The 15th annual Desert Troll lutefisk dinner is just two days away, and yet the vast majority of you have no clue what it is.
You probably have heard a few disparaging comments. “It’s just a bunch of old Norwegians eating stinky fish.” “Lutefisk is some North American cod soaked in lye that only Norwegians can eat.” “Nobody eats that stuff anymore; it’s just an excuse to get together and whoop it up.”
Being half-Norwegian and an active member of Desert Troll, the local Sons of Norway lodge, I must confess there is a tad bit of truth in each of those jabs. But those old Norwegians do so love their lutefisk that they fill the Elks lodge here.
A similar crowd greets the other area Sons of Norway Lodge, Vegas Viking, which also holds its dinner in our local Elks dining hall. They do two sittings in February because Las Vegas has so few dining halls available for groups over 200.
Elderly Norskies remember lutefisk as an essential component of Christmas. My grandpa Nelson would buy the raw cod and soak it in a bucket of lye on the back porch for days, then my grandma knew how to cook it just so. Adding butter and/or cream sauce made it the most wonderful thing I can remember about the Christmas Eves of my youth.
I think the truth today is that this is more about nostalgia than the actual taste. I don’t think you can buy it in any restaurant, except in Minnesota and during the holiday season, but for us old Norwegians it is the very essence of our Christmas memories. (We will have extra packages for sale at the end of Saturday’s dinner.)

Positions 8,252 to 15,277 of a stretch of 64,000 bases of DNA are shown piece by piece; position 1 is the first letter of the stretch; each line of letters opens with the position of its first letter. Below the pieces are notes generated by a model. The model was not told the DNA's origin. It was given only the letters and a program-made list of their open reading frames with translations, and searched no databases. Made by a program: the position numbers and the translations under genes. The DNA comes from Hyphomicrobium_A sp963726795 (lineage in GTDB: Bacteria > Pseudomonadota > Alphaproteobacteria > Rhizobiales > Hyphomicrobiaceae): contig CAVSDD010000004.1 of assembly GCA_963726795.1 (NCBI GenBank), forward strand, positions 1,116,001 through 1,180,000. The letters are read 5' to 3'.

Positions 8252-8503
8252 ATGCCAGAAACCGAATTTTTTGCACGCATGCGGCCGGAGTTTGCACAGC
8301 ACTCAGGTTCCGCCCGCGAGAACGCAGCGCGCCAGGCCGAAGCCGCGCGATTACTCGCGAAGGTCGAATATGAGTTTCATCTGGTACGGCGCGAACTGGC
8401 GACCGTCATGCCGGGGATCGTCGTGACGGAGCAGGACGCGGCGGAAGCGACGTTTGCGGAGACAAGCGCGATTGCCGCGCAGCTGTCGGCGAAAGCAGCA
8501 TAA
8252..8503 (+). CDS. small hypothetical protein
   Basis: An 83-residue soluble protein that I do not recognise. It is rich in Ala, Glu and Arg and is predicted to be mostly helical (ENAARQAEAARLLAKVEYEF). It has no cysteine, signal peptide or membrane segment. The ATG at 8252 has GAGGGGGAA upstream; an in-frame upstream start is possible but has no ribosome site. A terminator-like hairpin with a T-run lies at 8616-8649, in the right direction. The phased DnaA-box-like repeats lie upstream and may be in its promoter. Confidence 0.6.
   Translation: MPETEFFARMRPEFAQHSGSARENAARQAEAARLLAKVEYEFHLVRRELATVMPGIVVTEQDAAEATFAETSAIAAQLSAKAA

By now, the majority of us have entered into mixed marriages with a spouse of a different ethnic origin and they pretty much universally hate the smelly stuff. So the kitchen was forced to add meatballs and grilled pork to the menu to satisfy the uninitiated. With the mashed potatoes and gravy, homemade cookies and a few other comestibles the result is a very tasty dinner for one and all.
The dinner comes complete with music, raffle and live auction filled with donations from Boulder City and Henderson merchants. These bring in nice revenues for our charity and scholarship fund.
The Sons of Norway was founded 123 years ago in Minneapolis by unwelcome immigrants from Norway who were not being treated as well as other settlers. For one thing, insurance companies would not write coverage on them for reasons I do not know.
Sons of Norway grew rapidly, like so many other fraternal groups did, but reached its peak maybe 10 years ago, like so many other fraternal groups did. It now has just under 400 lodges in the U.S., Canada and Norway. The lodges have monthly meetings; ours are at 6:30 p.m. on the second Wednesday of the month and rotate between Henderson and Boulder City with great speakers.
Anyone can join. No DNA test is needed. We have even allowed some Swedes to sign up.
You do not need to be a member to come to the lutefisk dinner. The tab is $22 for adults, $14 for school kids and free for preschoolers. Alas, tickets may be sold out when you read this. But if you want to give it a try, call me at 702-415-4764. If we are sold out, I can at least put you on our reminder list for next year.
Dave Nelson retired to Boulder City in 2003 after a career with the FICO score company. He is vice president and newsletter editor for the local Sons of Norway.